The use of electronic nicotine delivery systems by young smokers has nothing to do with the increase or decrease in smoking.
The widespread use of electronic nicotine delivery systems (ENDS, including e-cigarettes) among young people (YAs) aged 18 to 24 in the United States raises questions about how these products will affect future tobacco and nicotine users.
The National Academy of Sciences, Engineering, and Medicine (NASEM) recently published a literature review on the impact of ENDS on public health. The conclusion is that end-use harm to adult smokers may be reduced, but if more non-smokers, Especially young people are induced to start smoking, so this method may actually cause harm. The authors of the NASEM report found that there is “moderate evidence” to support the thesis that “the use of electronic cigarettes increases the frequency and intensity of future smoking”. Recently, a new study published by JAMA Network Open explores this question: among young people who have been smoking, is there a link between (cessation) use and changes in smoking frequency or intensity?
The cohort study used three waves of data (2013-2014, 2014-2015 and 2015-2016) from the Tobacco and Healthy Population Assessment (PATH) study, which is an ongoing longitudinal cohort study of adults and youth. Between August 2018 and October 2019, a total of 1,096 YAs (18-24 years old) were included in the analysis.
In a sample of 1096 YAs, 609 (55.6%) were young women, 698 (63.7%) were white, and 276 (25.2%) were Hispanic. The average (SD) age is 21.4 (1.9) years, and 584 (53.3%) have completed at least university studies. Among them, 214 (19.5%) were marijuana users in the first 30 days, and 161 (14.75%) smoked daily in the first 30 days. In the first wave, the average smoking frequency and intensity increased with the increase in smoking frequency in the first 30 days until the end of the second wave. In wave 3, the average change in smoking frequency was close to zero in all groups (0.4-0.7 days). From wave 2 to wave 3, the average change in smoking intensity changed more, from 5.0 cigarettes (at the end of the initial period) to 22.6 cigarettes or more (at the end of the first 30 days of use for 6 days).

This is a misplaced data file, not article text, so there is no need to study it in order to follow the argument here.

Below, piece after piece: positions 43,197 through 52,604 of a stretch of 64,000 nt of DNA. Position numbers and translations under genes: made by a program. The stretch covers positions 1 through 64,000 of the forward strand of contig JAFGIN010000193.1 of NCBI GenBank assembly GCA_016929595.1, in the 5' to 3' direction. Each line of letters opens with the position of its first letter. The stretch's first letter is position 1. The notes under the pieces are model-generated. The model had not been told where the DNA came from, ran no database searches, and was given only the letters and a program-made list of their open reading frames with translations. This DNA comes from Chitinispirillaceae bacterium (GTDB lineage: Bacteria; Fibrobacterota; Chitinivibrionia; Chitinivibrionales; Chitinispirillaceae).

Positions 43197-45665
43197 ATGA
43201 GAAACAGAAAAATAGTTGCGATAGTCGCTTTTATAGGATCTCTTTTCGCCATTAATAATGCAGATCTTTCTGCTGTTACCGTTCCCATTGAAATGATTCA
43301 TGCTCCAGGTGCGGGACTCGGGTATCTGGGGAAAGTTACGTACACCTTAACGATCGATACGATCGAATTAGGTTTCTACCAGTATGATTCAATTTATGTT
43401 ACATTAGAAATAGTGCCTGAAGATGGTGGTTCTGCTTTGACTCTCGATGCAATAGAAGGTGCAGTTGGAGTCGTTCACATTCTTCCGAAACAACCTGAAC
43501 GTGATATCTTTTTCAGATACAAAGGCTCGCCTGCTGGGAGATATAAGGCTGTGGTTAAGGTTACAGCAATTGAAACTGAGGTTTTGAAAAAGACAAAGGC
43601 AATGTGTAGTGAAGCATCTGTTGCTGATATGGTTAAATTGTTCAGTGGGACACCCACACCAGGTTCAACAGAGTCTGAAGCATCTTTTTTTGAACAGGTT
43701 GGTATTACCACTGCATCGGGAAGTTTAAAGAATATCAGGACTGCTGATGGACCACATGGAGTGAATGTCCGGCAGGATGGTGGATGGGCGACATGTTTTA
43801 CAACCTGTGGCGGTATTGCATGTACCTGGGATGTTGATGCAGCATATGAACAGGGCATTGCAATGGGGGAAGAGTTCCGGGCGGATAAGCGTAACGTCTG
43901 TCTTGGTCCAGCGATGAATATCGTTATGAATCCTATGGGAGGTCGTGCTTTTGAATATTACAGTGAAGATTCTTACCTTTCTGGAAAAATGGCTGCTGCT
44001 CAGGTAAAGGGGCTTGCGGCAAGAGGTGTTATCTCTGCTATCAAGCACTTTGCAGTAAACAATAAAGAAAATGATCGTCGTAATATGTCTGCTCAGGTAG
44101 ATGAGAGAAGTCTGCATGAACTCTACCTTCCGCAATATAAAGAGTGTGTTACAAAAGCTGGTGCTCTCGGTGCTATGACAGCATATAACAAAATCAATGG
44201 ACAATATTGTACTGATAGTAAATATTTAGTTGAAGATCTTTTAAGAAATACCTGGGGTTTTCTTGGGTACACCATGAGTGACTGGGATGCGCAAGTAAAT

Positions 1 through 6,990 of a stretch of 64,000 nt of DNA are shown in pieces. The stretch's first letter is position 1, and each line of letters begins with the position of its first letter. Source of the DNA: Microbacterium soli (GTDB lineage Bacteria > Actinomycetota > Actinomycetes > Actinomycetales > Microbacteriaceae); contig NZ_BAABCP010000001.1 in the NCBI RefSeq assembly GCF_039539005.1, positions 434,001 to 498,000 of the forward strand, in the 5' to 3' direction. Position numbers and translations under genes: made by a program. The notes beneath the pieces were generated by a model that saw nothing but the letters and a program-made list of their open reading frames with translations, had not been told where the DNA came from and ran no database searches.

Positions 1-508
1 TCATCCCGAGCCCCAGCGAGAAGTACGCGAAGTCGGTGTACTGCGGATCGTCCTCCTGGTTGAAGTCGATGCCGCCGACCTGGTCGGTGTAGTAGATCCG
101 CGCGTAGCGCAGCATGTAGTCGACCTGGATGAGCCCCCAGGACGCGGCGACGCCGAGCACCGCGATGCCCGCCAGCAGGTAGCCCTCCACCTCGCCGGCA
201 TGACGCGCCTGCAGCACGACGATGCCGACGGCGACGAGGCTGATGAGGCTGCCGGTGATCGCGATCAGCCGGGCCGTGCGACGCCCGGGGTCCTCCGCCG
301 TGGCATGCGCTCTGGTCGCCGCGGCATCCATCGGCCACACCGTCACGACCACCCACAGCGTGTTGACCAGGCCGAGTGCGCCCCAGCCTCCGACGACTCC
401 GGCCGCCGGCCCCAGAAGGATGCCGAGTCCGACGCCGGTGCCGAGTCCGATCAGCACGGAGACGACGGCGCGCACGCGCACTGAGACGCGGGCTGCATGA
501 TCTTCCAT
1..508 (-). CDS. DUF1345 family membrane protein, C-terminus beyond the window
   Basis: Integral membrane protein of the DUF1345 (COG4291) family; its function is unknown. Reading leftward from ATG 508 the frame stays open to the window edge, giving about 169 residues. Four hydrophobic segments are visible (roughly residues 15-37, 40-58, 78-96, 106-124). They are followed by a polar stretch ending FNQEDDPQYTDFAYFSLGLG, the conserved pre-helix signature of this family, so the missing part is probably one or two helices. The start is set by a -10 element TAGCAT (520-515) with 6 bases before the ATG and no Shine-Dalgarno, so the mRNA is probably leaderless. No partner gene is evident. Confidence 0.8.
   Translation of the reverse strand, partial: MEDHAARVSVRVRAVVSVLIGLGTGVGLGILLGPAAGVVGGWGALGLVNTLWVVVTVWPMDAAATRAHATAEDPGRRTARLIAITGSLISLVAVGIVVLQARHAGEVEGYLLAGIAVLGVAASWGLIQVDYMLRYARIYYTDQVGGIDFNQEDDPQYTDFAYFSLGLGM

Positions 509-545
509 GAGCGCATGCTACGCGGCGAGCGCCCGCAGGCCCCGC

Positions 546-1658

Describe the sample size and exposure status of the samples analyzed in the first to third waves of the tobacco health population assessment study
The connection between the end of the second wave of use and the third wave of smoking changes:
In the PSM data set, the number of smoking days in the first 30 days increased by 0.33 days to 1.64 days, depending on the end-use definition of wave 2; these changes are not related to the end-use of wave 2. Between wave 2 and wave 3, smoking intensity also increased in the first 30 days, especially in YAs that used cigarette butts for 6 days or more in the first 30 days; however, these estimates are similar to those of wave 2. The person is not associated. Compared with people who have never used cigarette butts for 6 days or more in the past 30 days, the number of people who smoked in the past 30 days increased by 44.4, but this increase was not statistically significant.
The non-weighted correlation between the different levels of terminal exposure in wave 2 and the changes in frequency and intensity of smoking in wave 3
In this study, the use of electronic nicotine delivery systems in YA smokers was not associated with an increase or decrease in smoking during the 1 year period from 2014 to 2015. However, with the rapid development of the e-cigarette market, the use of e-cigarettes may move in different directions in the future.
Pearson JL, Sharma E, Rui N, et al. Association of Electronic Nicotine Delivery System Use With Cigarette Smoking Progression or Reduction Among Young Adults. JAMA Netw Open. 2020;3(11): e2015893. doi:10.1001/jamanetworkopen.2020.15893